Joey Bada$$

Blazing over the Empire State with the young local rap star at the cusp of worldwide fame

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We’re sitting on a roof in Chelsea, looking out over the Empire State building. It’s the summer Joey Bada$$ released 1999, so I ask him about the sounds behind his quick and high rise to fame. “How do you keep it fresh and progressive while still using MFDOOM beats?”

He looks around to his crew, the Pro Eras surrounding him on the staircase, giggles and says, “I stay level headed on level 9,” pause. “I’m sorry, I’m sorry. Can you repeat the question?”

And so goes the first 15 minutes of getting to know Joey. After being told to wait around in the lobby for about half an hour prior to the interview, I was convinced it would never happen. I loitered around with my photographer and a small selection of PR people, managers and handlers. One lady sat across from us organizing the Pro’s trip to Berlin; Some have passports, some don’t, Capital Steez might not get his in time to go on tour, a couple guys are too young to travel without parental permission. CJ Fly makes an appearance at the table, so the people we’re here to interview actually are around, just busy. I guess.

When we’re finally invited outside, multiple blunt roaches are being thrown away and the sweet smell of weed wafts above us. The publicist pulls me aside and asks me not to mention this in the final piece. The Pros seem less than bothered.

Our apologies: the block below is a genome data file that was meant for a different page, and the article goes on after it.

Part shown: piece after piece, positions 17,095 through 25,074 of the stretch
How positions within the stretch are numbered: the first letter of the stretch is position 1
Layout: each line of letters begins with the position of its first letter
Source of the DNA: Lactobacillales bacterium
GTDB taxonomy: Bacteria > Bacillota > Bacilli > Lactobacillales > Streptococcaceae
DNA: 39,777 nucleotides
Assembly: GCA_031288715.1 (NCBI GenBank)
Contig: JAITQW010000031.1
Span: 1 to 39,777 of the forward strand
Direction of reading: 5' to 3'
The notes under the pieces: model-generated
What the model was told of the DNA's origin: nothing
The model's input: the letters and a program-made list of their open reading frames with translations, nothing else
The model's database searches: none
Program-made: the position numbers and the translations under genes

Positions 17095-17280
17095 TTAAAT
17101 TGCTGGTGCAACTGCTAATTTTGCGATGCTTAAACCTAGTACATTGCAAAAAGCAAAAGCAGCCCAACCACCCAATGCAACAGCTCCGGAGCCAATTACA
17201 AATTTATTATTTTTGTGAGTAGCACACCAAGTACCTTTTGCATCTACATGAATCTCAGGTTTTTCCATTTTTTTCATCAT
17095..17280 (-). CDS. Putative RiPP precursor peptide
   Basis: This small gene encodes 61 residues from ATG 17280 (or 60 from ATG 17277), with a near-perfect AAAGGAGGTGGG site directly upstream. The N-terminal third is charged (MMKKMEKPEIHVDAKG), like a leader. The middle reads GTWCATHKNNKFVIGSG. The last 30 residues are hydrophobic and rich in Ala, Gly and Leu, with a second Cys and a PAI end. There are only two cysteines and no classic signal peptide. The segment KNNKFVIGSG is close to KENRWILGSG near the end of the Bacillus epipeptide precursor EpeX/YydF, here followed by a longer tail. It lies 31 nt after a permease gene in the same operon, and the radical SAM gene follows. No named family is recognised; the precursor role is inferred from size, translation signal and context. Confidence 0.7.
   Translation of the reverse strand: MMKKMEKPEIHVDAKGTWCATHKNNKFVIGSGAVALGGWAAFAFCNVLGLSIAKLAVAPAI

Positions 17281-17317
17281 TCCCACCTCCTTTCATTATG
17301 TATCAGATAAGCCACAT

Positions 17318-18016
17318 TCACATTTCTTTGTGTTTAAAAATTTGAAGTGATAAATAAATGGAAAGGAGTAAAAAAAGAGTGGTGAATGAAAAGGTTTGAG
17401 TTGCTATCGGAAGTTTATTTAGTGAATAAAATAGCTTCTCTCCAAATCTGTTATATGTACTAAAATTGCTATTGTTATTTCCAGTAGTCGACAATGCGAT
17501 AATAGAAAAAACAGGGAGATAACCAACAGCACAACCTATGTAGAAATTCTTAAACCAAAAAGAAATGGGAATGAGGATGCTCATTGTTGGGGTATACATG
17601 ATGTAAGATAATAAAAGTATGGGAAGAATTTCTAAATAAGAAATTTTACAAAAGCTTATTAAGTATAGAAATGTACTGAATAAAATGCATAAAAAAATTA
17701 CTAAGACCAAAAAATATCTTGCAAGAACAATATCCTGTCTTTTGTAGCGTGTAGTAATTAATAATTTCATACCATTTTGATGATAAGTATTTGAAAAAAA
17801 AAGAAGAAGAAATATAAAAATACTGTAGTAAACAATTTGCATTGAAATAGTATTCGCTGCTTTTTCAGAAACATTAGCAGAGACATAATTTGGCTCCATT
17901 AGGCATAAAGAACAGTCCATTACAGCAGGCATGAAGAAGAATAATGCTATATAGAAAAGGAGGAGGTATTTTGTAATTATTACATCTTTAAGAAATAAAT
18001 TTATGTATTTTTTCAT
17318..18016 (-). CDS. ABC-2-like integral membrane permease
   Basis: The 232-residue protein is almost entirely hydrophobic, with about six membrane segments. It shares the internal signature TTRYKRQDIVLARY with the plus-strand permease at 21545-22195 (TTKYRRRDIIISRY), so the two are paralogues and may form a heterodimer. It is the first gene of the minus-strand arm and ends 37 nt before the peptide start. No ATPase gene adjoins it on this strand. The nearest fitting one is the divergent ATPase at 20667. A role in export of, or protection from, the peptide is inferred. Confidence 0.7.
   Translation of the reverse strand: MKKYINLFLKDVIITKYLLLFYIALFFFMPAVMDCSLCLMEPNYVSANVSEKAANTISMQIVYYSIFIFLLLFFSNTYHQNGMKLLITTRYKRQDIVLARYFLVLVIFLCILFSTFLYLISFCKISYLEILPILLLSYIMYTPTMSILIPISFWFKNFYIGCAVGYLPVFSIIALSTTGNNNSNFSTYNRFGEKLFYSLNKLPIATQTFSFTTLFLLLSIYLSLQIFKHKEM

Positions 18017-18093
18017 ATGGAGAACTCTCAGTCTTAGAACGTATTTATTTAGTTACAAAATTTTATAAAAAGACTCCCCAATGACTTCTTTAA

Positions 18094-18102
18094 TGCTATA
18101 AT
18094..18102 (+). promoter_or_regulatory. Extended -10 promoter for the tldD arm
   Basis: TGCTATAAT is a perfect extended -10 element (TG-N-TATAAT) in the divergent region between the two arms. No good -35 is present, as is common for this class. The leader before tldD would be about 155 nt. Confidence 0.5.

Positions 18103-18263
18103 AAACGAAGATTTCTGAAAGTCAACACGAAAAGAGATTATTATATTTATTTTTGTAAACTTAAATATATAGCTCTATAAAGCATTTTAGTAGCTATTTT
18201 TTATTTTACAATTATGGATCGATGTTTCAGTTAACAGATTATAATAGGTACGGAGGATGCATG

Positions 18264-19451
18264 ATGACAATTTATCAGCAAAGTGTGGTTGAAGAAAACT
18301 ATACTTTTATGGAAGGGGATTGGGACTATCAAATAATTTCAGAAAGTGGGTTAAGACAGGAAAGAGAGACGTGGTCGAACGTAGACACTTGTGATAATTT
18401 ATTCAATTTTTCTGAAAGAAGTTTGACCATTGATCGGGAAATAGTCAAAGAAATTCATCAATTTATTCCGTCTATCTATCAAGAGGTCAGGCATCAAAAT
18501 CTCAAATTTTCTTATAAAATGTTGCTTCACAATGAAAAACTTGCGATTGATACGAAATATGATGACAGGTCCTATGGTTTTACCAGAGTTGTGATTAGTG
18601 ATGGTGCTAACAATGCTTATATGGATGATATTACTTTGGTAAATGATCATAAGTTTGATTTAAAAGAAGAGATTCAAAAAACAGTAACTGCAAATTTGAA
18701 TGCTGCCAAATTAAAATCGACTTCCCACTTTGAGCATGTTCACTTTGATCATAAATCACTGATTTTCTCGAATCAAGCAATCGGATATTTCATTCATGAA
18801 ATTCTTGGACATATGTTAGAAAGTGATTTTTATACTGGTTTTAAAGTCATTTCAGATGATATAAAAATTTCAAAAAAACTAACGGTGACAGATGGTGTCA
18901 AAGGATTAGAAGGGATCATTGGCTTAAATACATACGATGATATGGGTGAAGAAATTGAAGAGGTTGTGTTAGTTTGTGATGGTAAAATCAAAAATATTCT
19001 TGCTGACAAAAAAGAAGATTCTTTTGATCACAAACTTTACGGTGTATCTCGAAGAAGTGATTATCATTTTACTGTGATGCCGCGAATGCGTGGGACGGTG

“On my way over here I heard someone playing your song on the train,” I tell Joey.

“Oh my god,” he says, a smile spreading across his face. “Was it ‘Survival Tactics?’”

 “Nope.”

“Yes!”

The song was “Pennyroyal” and the dude playing it wasn’t even wearing headphones. As their older, working fans rode the 6 train through Manhattan, the high schoolers whose music was infiltrating New York were acting silly, high and giddy, enthralled by their sudden success. We spoke about Chuck Strangers saving up for a 2Chainz feature, what other Brooklyn-based crews the Pro’s listen to and their response to critics who hate on their live shows. The Pro’s talk over each other, finish each other’s sentences and constantly laugh at each other, but always look back at Joey for the final response.

As the interview came to an end we began the photoshoot and the Pro’s, perhaps projecting, perhaps getting more comfortable, ask me if I’m high as well. I blamed the assumption on my naturally droopy eyes, but they wouldn’t let up. “I’m not, but would’ve been if you invited me out earlier,” I retort. They laugh.

Instead of apologizing for the wait to start the interview, they apologize for not having invited me out to participate in the pre-interview smokeathon. I walk out to Joey laughing and saying, “If only I had known!” With the Pro’s, even the publicist apologizes for not sharing the ganj.

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